After the showy colours of autumn, it is very easy to dismiss a grouping of defoliated trees, but it is only when they are stripped of their leaves that we are able to appreciate the wonderful rhythms they create. This is particularly noticeable with a line of deciduous trees. As readers of my previous blogs will appreciate, I am a great fan of using a long telephoto lens, as it has the capacity to compress the landscape in a rather interesting way. As ever, lighting is an important consideration. In this example it was overcast, therefore the incidence of irritating shadows was kept to a minimum. Sometimes of course, shadows can help the composition by introducing a further layer of ‘rhythm’. This image was taken from a high vantage point which made my task considerably easier. 

The negative image

For those of you who use film, or possibly have used film in the past, you will no doubt have looked at a negative, marvelled at its enigmatic beauty, but then experienced a sense of anti-climax when seeing the final print as a positive. Why not just leave it as a negative you may well ask? There is a tradition for this in photography – the highly celebrated early 20th century photographer, Man Ray learned to produce an inter-negative that allowed him to do precisely that. If you are shooting digital (and most of us are), this technique can be very easily mimicked in Photoshop. With your image on screen, go to Image > Adjustments > Invert. It really is that simple. Why I find this technique so useful in December is that I frequently find myself photographing skeletal trees which, when negativized in this way, seem to exude the spirit of winter much more effectively than when the image is presented as a positive. Incidentally this image came up a treat printed on Fotospeed's Metallic Lustre.

The illuminated urban landscape

December is the perfect time of year to photograph the urban environment. First, because nightfall comes so early, it allows us to take interesting nocturnal shots of the city when it is still relatively busy. Second, because we are rapidly approaching Christmas, many of the buildings will be lavishly illuminated, which makes the task of photographing them considerably easier. In order to get a reasonably panoramic view, it helps to find a higher vantage point. If you are in a busy city, it is worth tracking down a useful location in daylight and returning later to take your shot. Sometimes, interesting shots can be taken from the upper floor of a high building. Moreover, if you are shooting from a higher vantage point, then there is little need to include the sky in your composition, which makes the exposure considerably easier. Your file will still be quite 'contrasty', but this can be easily remedied in the RAW Convertor or in Lightroom.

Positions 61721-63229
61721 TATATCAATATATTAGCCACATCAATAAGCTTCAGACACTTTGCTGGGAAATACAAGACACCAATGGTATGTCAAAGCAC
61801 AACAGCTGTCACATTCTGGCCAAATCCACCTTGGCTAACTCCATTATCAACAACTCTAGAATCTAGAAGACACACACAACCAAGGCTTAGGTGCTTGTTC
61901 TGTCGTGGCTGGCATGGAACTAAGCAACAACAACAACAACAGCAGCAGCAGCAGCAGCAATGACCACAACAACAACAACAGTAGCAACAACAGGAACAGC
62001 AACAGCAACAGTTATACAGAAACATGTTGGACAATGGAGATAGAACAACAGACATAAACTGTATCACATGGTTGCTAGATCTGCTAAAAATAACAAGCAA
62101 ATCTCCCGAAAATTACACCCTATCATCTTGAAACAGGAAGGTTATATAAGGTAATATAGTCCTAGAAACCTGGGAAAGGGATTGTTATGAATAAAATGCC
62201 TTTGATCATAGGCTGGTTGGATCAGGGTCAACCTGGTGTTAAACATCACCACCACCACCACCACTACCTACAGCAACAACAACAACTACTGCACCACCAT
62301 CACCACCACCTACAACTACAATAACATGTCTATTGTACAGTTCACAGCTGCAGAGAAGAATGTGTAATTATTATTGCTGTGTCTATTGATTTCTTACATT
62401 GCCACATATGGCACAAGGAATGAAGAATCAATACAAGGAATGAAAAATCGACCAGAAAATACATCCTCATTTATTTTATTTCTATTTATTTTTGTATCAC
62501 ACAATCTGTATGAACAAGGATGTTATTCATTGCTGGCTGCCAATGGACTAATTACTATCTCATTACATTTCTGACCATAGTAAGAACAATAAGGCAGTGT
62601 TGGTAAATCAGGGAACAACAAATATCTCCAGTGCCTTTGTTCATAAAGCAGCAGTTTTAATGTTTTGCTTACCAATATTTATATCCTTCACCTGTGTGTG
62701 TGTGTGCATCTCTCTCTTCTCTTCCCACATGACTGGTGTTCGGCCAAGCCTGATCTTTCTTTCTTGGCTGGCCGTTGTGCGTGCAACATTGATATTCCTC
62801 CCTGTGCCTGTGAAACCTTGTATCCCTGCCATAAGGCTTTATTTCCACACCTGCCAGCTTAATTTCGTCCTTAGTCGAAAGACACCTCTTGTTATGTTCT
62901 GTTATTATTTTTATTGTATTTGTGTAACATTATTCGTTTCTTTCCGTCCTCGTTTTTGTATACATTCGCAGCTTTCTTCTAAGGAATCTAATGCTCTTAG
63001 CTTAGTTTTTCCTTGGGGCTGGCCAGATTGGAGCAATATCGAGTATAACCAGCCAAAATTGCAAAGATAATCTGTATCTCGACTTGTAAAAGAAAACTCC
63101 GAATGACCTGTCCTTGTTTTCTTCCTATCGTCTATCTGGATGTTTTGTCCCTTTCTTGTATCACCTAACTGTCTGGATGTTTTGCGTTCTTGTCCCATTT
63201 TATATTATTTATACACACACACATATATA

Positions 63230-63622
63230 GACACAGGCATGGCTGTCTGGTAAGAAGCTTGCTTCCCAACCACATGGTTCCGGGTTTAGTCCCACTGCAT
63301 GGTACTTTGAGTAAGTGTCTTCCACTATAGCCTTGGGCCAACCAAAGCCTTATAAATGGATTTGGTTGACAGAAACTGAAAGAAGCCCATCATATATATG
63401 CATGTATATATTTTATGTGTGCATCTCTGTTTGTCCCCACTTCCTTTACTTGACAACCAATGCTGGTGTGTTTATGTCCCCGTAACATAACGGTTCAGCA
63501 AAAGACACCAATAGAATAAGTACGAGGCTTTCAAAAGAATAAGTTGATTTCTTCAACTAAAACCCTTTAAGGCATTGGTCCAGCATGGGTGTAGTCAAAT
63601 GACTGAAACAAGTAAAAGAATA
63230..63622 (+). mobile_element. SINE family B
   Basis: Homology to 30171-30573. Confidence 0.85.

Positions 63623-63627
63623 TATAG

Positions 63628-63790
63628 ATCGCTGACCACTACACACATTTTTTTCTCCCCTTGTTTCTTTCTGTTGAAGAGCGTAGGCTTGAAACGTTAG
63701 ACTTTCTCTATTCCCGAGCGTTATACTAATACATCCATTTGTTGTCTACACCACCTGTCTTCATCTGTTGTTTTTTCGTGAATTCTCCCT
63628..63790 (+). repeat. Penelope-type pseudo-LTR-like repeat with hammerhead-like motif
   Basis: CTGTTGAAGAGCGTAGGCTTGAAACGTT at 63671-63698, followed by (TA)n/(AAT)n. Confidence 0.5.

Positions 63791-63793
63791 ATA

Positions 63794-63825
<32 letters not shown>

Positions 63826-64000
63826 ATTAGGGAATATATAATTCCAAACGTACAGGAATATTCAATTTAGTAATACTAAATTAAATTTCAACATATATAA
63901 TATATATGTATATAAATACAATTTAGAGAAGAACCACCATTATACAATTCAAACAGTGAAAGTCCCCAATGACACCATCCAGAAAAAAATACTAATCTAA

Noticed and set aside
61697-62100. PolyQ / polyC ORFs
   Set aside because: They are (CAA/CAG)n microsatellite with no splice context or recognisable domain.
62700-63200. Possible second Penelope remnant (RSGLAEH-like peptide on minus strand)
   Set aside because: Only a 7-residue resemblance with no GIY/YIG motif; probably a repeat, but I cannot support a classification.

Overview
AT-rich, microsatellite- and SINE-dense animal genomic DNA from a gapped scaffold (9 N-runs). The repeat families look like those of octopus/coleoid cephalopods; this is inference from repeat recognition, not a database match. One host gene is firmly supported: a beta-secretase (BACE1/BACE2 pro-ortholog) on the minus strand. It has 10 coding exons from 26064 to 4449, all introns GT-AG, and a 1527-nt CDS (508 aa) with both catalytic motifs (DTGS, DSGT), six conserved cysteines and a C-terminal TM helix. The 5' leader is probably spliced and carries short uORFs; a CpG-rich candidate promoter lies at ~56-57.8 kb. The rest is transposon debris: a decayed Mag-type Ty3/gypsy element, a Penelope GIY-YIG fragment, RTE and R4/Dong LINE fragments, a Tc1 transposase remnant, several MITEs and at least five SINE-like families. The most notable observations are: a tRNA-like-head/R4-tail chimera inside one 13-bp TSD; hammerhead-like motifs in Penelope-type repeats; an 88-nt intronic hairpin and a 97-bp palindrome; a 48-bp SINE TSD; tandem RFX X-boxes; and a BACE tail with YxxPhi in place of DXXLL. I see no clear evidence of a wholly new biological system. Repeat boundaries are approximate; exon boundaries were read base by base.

Thank you Fotospeed!

Wow, that's it! Thank you for reading these monthly blogs – I sincerely hope they have proven to be useful. I would also like to thank Toby and the team at Fotospeed for giving me the opportunity to communicate with you in this way, and to Yasemin who continues to do such a fabulous job with the editing. I'm so proud to be associated with Fotospeed not only because of the superb quality of their ink-jet and darkroom papers, but also because their customer service consistently remains second to none. I'm sure you agree!